Notes on comments.
Welcome to our blog dedicated to the engineering of Microsoft Windows 7
Ed. Note: This is our first post from a senior member of the development team. Allow me to introduce Michael Fortin who is one of Microsoft’s Distinguished Engineers and leads the Fundamentals feature team that is in our Core Operating System group. Michael leads performance and reliability efforts across the Windows platform. --Steven (PS: Be sure to visit www.microsoft.com/ie and try out the beta 2 release of Internet Explorer 8).
For Windows 7, we have a dedicated team focused on startup performance, but in reality the effort extends across the entire Windows division and beyond. Our many hardware and software partners are working closely with us and can rightly be considered an extension to the team.
Startup can be one of three experiences; boot, resume from sleep, or resume from hibernate. Although resume from sleep is the default, and often 2 to 5 seconds based on common hardware and standard software loads, this post is primarily about boot as that experience has been commented on frequently. For Windows 7, a top goal is to significantly increase the number of systems that experience very good boot times. In the lab, a very good system is one that boots in under 15 seconds.
For a PC to boot fast a number of tasks need to be performed efficiently and with a high degree of parallelism.
Because systems and configurations differ, boot times can vary significantly. This is verified by many lab results, but can also be seen in independent analysis, such as that conducted by Ed Bott. Sample data from Ed’s population of systems found that only 35% of boots took less than 30 seconds to give control to the user. Though Ed’s data is from a small population, his data is nicely in line with what we’re observing. Windows Vista SP1 data (below) also indicates that roughly 35% of systems boot in 30 seconds or less, 75% of systems boot in 50 seconds or less. The Vista SP1 data is real world telemetry data. It comes to us from the very large number of systems (millions) where users have chosen to send anonymous data to Microsoft via the Customer Experience Improvement Program.
From our perspective, too few systems consistently boot fast enough and we have to do much better. Obviously the systems that are greater than 60 seconds have something we need to dramatically improve—whether these are devices, networking, or software issues. As you can see there are some systems experiencing very long boot times. One of the things we see in the PC space is this variability of performance—variability arises from the variety of choices, and also the variety of quality of components of any given PC experience. There are also some system maintenance tasks that can contribute to long boot times. If a user opts to install a large software update, the actual updating of the system may occur during the next boot. Our metrics will capture these and unfortunately they can take minutes to complete. Regardless of the cause, a big part of the work we need to do as members of the PC ecosystem is address long boot times.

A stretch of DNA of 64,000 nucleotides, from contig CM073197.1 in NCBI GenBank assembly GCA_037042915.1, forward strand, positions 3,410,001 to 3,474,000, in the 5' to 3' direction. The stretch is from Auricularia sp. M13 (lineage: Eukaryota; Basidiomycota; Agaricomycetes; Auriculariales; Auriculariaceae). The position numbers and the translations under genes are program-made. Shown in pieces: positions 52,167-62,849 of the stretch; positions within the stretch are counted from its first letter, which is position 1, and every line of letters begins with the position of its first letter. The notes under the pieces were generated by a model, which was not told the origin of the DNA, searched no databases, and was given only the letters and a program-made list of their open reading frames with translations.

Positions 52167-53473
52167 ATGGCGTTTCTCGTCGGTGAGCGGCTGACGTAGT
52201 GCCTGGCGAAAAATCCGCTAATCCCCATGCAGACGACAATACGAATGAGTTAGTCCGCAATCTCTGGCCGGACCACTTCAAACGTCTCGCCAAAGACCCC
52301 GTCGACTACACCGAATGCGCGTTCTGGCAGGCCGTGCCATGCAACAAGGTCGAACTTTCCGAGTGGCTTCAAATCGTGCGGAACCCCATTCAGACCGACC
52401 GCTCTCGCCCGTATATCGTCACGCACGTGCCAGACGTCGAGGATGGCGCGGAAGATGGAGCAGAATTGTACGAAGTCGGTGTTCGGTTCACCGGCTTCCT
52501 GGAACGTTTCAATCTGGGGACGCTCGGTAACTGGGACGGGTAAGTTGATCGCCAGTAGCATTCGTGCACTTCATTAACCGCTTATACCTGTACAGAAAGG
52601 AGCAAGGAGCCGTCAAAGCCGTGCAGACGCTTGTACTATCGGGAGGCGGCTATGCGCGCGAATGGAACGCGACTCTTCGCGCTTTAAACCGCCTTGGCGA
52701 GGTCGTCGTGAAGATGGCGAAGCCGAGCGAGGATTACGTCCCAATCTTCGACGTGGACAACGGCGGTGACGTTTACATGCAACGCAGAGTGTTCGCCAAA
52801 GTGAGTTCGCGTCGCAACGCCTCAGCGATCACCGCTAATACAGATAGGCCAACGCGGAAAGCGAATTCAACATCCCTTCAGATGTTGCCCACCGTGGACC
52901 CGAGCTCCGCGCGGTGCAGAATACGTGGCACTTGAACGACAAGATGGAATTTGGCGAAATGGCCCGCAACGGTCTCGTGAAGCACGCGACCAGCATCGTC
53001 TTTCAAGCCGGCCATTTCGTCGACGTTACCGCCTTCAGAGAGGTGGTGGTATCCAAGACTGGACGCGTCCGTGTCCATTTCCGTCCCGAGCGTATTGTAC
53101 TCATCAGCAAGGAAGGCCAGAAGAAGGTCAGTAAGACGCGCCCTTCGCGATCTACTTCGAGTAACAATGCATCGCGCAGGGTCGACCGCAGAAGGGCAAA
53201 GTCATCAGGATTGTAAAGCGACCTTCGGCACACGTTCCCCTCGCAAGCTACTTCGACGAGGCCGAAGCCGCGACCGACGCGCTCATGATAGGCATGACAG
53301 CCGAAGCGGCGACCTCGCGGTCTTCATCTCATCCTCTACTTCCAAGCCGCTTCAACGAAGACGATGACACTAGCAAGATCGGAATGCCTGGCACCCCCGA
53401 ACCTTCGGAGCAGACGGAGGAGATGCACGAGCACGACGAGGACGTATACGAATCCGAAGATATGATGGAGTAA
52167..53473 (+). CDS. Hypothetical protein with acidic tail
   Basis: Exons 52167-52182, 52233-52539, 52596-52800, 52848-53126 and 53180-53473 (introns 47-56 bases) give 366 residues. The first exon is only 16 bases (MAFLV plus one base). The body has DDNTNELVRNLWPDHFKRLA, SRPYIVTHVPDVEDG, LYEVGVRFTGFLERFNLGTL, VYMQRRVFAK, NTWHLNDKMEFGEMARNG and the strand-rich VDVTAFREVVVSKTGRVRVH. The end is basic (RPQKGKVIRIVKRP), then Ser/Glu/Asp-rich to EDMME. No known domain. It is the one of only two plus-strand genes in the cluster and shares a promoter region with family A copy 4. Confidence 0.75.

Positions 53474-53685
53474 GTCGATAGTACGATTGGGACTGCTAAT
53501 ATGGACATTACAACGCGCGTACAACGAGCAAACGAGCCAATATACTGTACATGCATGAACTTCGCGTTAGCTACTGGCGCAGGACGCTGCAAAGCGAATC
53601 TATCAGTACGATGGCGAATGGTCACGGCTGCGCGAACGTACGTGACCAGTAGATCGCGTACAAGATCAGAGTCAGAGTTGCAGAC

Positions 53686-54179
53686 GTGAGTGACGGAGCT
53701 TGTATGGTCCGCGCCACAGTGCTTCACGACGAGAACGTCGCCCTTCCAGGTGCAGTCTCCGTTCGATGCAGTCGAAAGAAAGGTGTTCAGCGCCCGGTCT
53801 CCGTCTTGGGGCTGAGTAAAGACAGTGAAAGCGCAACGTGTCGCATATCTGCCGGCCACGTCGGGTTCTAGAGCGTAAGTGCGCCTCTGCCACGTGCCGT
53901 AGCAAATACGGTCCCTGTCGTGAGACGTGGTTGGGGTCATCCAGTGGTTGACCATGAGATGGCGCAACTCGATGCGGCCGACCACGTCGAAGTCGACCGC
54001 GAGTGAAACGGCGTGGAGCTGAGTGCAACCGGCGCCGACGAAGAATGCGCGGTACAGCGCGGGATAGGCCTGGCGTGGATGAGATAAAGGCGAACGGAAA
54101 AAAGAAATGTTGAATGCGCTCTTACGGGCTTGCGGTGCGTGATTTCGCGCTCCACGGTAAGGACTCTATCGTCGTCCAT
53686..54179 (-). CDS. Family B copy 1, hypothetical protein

In both Ed’s sample and our telemetry data, boot time is meant to reflect when a machine is ready and responsive for the user. It includes logging in to the system and getting to a usable desktop. It is not a perfect metric, but one that does capture the vast majority of issues. On Windows 7 and Vista systems, the metric is captured automatically and stored in the system event log. Ed’s article covers this in depth.
We realize there are other perceptions that users deem as reflecting boot time, such as when the disk stops, when their apps are fully responsive, or when the start menu and desktop can be used. Also, “Post Boot” time (when applications in the Startup group run and some delayed services execute), the period before Windows boot is initiated, and BIOS time can be significant. In our efforts, we’ve not lost sight of what users consider being representative of boot.
Before discussing some of our Windows 7 efforts, we’d like to point out there is considerable engagement with our partners underway. In scanning dozens of systems, we’ve found plenty of opportunity for improvement and have made changes. Illustrating that, please consider the following data taken from a real system. As the system arrived to us, the off-the-shelf configuration had a ~45 second boot time. Performing a clean install of Vista SP1 on the same system produced a consistent ~23 second boot time. Of course, being a clean install, there were many fewer processes, services and a slightly different set of drivers (mostly the versions were different). However, we were able to take the off-the-shelf configuration and optimize it to produce a consistent boot time of ~21 seconds, ~2 seconds faster than the clean install because some driver/BIOS changes could be made in the optimized configuration.
For this same system, it is worth noting the resume from sleep time is approximately 2 seconds, achieving a nearly instant on experience. We do encourage users to choose sleep as an alternative to boot.